Here, as in McIver, Gosline was in the custody of a different sovereign during the time relevant to his speedy-trial demand. Gosline acknowledges this fact. He argues, however, that McIver is "erroneous" and "too broad" because it does not consider the possibility of a defendant waiving his right to be present at trial. To the extent Gosline contends that McIver should be overruled, we decline to do so. McIver is consistent with our precedent holding that a defendant who invokes the speedy-trial guarantee must be available for trial, and that a defendant who is in the custody of a different sovereign is "not available for trial since there is no inherent authority in a court of this [s]tate to compel his presence under those circumstances." State v. Collins, 201 Ga.App. 500, 501 (411 S.E.2d 546) (1991) (discussing Luke v. State, 180 Ga.App. 378, 379 (349 S.E.2d 391) (1986) (overruled by Collins, 201 Ga.App. 500), and Hunt v. State, 147 Ga.App. 787, 788 (250 S.E.2d 517) (1978)). Compare Reid v. State, 116 Ga.App. 640, 647-648 (2) (158 S.E.2d 461) (1967) (defendant who was in the custody of the Georgia State Board of Corrections on a previous conviction was entitled to a discharge of his pending charges when he was not brought to trial within two terms of his demand for speedy trial). Further, nothing in the record - except for Gosline's motion for discharge and acquittal, which was filed after the relevant time period - reflects a desire to waive his right to be present at trial. Gosline acknowledges this fact as well, but maintains that the trial court's failure to place him on the calendar precluded him from voicing that waiver. He does not, however, cite any authority in support of his implicit contention that a waiver could be effected only during a calendar call or only after the trial was placed on the calendar, and we decline to impose such a rule.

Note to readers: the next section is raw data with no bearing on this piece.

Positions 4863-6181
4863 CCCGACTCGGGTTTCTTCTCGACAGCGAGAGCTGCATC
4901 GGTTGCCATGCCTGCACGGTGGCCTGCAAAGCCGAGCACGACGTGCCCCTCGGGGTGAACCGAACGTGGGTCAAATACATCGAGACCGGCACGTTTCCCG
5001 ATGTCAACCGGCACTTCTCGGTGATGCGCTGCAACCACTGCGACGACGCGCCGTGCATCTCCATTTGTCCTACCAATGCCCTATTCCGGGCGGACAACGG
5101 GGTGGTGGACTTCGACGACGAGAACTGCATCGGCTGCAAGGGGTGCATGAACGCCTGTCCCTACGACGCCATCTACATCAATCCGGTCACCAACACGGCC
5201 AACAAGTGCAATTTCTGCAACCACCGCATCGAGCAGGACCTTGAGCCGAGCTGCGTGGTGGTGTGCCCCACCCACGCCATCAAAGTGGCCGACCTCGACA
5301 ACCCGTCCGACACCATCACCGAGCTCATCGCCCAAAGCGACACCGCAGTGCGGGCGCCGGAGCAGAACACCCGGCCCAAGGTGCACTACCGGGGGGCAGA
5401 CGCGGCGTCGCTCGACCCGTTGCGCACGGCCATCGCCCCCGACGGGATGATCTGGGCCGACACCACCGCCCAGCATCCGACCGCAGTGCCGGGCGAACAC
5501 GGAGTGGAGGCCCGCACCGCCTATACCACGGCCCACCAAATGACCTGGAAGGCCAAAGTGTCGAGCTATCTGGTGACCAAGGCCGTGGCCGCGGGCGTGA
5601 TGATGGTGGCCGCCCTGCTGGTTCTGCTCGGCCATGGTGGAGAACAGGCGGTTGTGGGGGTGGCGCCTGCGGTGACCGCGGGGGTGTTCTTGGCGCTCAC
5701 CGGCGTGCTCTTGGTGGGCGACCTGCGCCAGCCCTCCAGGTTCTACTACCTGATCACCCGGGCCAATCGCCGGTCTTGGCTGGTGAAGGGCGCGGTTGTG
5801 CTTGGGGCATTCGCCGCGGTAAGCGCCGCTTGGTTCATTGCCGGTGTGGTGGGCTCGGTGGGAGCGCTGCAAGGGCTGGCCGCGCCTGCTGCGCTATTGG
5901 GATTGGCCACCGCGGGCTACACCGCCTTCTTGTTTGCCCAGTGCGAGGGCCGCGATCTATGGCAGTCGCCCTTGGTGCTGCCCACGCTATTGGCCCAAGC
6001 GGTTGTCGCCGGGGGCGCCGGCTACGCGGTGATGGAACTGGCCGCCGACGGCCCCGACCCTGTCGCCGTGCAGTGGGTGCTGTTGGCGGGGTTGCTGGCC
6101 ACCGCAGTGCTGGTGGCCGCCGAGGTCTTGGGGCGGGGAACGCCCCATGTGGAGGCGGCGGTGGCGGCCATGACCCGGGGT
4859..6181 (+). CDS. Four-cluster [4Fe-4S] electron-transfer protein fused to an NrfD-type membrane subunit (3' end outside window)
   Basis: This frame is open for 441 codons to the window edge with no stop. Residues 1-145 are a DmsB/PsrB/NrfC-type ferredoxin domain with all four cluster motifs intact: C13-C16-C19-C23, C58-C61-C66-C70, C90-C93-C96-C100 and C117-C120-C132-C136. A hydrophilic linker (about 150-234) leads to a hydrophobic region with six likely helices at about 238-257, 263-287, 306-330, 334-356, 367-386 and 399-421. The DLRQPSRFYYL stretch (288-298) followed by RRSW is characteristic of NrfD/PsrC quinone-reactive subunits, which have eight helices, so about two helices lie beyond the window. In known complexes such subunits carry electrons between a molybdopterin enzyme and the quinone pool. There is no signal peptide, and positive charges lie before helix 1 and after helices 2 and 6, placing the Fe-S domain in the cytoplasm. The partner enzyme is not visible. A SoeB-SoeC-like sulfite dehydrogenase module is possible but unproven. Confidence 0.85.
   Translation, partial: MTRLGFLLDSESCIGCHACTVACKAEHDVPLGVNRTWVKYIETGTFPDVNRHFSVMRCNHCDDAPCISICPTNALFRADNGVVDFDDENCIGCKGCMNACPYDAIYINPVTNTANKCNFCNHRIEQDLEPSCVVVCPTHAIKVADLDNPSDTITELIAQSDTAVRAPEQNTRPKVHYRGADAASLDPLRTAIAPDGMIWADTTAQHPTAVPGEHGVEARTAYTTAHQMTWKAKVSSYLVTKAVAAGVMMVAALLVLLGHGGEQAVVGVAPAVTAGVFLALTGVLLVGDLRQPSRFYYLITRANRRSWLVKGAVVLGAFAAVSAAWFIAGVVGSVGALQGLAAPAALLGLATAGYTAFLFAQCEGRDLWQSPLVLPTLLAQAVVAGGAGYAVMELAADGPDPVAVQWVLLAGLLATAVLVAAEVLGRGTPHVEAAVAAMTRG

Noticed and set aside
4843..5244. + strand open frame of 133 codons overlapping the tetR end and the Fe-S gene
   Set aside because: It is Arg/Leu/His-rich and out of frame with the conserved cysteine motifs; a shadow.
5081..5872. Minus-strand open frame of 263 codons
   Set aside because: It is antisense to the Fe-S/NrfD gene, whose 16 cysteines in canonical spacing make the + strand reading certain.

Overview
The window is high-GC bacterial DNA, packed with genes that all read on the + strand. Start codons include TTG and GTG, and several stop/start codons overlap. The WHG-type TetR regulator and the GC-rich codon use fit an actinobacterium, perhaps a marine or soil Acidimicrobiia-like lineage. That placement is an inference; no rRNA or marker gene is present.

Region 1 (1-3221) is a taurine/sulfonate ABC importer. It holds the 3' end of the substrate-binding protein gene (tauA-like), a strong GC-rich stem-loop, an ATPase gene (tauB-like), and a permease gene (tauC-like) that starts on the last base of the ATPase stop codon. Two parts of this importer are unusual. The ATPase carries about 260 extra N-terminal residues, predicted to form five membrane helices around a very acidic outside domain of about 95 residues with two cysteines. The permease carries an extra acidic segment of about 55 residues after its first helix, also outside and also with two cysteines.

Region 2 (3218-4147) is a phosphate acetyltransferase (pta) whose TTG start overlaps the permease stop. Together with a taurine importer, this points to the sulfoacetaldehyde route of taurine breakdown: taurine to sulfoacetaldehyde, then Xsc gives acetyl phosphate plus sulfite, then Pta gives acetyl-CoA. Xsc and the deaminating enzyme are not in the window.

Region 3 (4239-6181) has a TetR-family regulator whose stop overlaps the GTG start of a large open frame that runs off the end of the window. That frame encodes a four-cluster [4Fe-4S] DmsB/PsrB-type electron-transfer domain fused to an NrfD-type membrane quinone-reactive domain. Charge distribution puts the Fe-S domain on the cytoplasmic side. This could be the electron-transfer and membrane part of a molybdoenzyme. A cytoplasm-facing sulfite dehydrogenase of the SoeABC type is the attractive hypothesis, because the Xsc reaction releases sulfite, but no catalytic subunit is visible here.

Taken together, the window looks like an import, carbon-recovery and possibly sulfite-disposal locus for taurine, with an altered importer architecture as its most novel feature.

Gosline also contends that McIver is inconsistent with the principle that, once a defendant files a proper demand for speedy trial, he is not required to take any further action to be automatically entitled to a discharge if the two-term deadline passes without trial. See, e.g., State v. Marshall, 337 Ga.App. 336, 337-338 (1) (787 S.E.2d 290) (2016). Even the cases reciting this principle, however, have recognized that a defendant must be available for trial to invoke the two-term deadline. For example, in Flagg v. State, 11 Ga.App. 37 (74 S.E.2d 562) (1912), the defendant filed a demand for speedy trial on his felony indictment. We concluded that he was available for trial, and was therefore entitled to a discharge based on the passage of two terms, even though he was serving a chain-gang sentence for a previous conviction. Central to our conclusion was the fact that both the pending felony indictment and the previous conviction were before the same trial court, so the state had the defendant in its custody and could produce him for trial. Id. at 41.

         Under the circumstances, we conclude that Gosline's incarceration in Michigan extended the time for his speedy trial demand. See McIver, 205 Ga.App. at 648-649. Because Gosline was not available for trial, the state's failure to try him within two terms of his statutory demand for speedy trial does not render him entitled to a discharge. Id.

         Judgment affirmed.

         Division Per Curiam. All Judges concur.